Rheumatoid Arthritis vs Osteoarthritis

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Rheumatoid Arthritis vs. Osteoarthritis

The first step in finding relief from joint pain, swelling, and stiffness is working with your doctor to determine if you could be having symptoms of certain types of arthritis, such as rheumatoid arthritis (RA) or osteoarthritis (OA). The sooner you know, the sooner you can begin treatment and find relief from your symptoms.

We’ve put together a quick guide to help you understand the differences between RA and OA. While RA and OA can both lead to joint pain and stiffness, there are important differences that can help you have a conversation with your doctor to assist in identifying which type of arthritis you might have—and ultimately—how to treat it. Use the chart below to learn more about RA and OA.

What is it?

 
Autoimmune disease CLOSE Autoimmune disease: a disease that occurs when a person’s own immune system attacks tissue in the body.  that impacts the joints.
   
Wear and tear of the joints.

How are joints affected?

 
The body’s own immune system CLOSE Immune system: the body’s natural defense mechanism that responds to infection, injury, and diseases. It can also help heal damaged tissues.  attacks joint tissue, causing inflammation, joint pain, stiffness, and swelling.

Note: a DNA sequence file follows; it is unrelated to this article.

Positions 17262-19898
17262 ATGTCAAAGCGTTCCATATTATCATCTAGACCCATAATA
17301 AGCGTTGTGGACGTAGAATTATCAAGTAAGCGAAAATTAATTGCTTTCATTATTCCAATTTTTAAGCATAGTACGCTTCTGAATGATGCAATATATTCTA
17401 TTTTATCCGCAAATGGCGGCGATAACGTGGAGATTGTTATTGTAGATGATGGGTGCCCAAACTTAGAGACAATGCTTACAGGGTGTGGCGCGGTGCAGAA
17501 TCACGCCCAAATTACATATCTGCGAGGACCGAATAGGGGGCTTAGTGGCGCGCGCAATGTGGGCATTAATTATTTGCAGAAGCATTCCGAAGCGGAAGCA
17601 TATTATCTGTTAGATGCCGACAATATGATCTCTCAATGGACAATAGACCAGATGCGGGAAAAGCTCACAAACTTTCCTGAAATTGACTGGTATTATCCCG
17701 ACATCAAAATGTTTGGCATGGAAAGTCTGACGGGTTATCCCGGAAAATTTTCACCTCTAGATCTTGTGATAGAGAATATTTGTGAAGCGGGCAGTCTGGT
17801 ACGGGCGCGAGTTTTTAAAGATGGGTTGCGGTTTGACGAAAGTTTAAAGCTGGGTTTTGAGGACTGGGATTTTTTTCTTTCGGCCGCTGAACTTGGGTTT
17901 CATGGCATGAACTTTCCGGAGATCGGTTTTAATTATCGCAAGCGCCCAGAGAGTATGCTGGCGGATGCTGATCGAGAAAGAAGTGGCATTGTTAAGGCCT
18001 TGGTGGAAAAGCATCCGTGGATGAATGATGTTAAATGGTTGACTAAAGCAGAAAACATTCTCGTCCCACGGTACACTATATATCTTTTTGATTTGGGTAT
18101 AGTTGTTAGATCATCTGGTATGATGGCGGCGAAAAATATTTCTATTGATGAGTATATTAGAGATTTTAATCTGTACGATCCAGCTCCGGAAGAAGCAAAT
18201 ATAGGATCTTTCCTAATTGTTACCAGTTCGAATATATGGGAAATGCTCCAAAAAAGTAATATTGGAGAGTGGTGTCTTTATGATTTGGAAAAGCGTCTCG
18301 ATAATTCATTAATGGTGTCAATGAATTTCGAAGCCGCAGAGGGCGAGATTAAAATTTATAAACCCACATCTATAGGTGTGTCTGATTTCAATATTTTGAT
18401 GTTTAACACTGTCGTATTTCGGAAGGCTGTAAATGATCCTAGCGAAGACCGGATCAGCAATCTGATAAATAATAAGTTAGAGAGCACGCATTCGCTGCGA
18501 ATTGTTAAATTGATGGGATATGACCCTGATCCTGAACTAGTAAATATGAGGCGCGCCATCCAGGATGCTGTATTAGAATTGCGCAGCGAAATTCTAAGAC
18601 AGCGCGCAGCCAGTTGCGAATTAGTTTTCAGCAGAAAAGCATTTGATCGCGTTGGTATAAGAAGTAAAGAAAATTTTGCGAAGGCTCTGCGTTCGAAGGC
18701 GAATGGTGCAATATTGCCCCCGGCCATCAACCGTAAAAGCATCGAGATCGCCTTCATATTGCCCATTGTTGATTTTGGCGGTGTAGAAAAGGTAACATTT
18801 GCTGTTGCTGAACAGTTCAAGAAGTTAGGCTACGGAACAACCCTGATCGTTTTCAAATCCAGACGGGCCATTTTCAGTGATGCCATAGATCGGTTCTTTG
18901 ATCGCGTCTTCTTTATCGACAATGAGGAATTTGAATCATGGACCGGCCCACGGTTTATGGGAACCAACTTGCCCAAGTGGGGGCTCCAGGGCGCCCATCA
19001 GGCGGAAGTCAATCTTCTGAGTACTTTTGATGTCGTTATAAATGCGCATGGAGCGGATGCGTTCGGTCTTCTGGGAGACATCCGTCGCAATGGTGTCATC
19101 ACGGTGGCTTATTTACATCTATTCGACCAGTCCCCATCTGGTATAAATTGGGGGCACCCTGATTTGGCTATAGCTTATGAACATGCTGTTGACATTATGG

Joint cartilage CLOSE Joint cartilage: tissue that covers the ends of the bones, providing cushion for a joint.  breaks down over time, causing joint pain, stiffness, and swelling.

Are men or women more commonly affected?

 
Two to three times more common in women.
   
More common in men before age 45. More common in women after age 45.

At what age do symptoms begin?

 
Can occur at any age, but most often begins in middle age.
   
Most often begins in middle age and becomes more common with age, but younger people can get it primarily from joint injuries.

How long can joint pain and stiffness last
after waking in the morning?

 
Can last for over 30 minutes after waking.
   
Often fades within 30 minutes of waking.

Are the same joints on both sides of the body affected in the same way?

 
Yes, can cause a symmetrical pattern of inflammation. CLOSE Symmetrical pattern of inflammation: if one joint is affected (e.g., finger or knee), it’s likely the same joint on the other side of the body will be similarly affected.
   
Not necessarily—individual joints can be affected and to varying degrees.